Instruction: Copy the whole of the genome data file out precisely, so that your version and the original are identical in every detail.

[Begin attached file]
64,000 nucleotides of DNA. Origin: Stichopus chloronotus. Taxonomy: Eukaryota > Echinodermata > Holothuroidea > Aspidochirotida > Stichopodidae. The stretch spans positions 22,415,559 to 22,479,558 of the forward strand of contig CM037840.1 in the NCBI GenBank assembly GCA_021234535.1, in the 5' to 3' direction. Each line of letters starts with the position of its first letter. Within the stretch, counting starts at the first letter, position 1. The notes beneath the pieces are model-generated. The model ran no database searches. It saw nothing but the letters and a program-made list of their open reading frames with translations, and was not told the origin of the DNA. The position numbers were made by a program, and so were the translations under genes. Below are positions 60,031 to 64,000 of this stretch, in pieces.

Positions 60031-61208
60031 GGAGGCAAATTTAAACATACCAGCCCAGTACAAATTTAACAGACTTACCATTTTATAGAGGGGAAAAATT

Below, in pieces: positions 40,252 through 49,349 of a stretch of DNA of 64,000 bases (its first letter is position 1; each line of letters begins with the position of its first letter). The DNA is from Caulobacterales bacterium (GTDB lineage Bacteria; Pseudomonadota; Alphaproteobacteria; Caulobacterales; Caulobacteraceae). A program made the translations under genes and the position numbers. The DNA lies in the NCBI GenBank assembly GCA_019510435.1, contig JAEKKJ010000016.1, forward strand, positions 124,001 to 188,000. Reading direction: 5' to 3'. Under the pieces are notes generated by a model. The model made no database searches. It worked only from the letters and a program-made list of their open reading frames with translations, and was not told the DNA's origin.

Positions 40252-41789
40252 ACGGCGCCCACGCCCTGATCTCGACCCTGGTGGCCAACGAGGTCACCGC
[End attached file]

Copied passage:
64,000 nucleotides of DNA. Origin: Stichopus chloronotus. Taxonomy: Eukaryota > Echinodermata > Holothuroidea > Aspidochirotida > Stichopodidae. The stretch spans positions 22,415,559 to 22,479,558 of the forward strand of contig CM037840.1 in the NCBI GenBank assembly GCA_021234535.1, in the 5' to 3' direction. Each line of letters starts with the position of its first letter. Within the stretch, counting starts at the first letter, position 1. The notes beneath the pieces are model-generated. The model ran no database searches. It saw nothing but the letters and a program-made list of their open reading frames with translations, and was not told the origin of the DNA. The position numbers were made by a program, and so were the translations under genes. Below are positions 60,031 to 64,000 of this stretch, in pieces.

Positions 60031-61208
60031 GGAGGCAAATTTAAACATACCAGCCCAGTACAAATTTAACAGACTTACCATTTTATAGAGGGGAAAAATT

Below, in pieces: positions 40,252 through 49,349 of a stretch of DNA of 64,000 bases (its first letter is position 1; each line of letters begins with the position of its first letter). The DNA is from Caulobacterales bacterium (GTDB lineage Bacteria; Pseudomonadota; Alphaproteobacteria; Caulobacterales; Caulobacteraceae). A program made the translations under genes and the position numbers. The DNA lies in the NCBI GenBank assembly GCA_019510435.1, contig JAEKKJ010000016.1, forward strand, positions 124,001 to 188,000. Reading direction: 5' to 3'. Under the pieces are notes generated by a model. The model made no database searches. It worked only from the letters and a program-made list of their open reading frames with translations, and was not told the DNA's origin.

Positions 40252-41789
40252 ACGGCGCCCACGCCCTGATCTCGACCCTGGTGGCCAACGAGGTCACCGC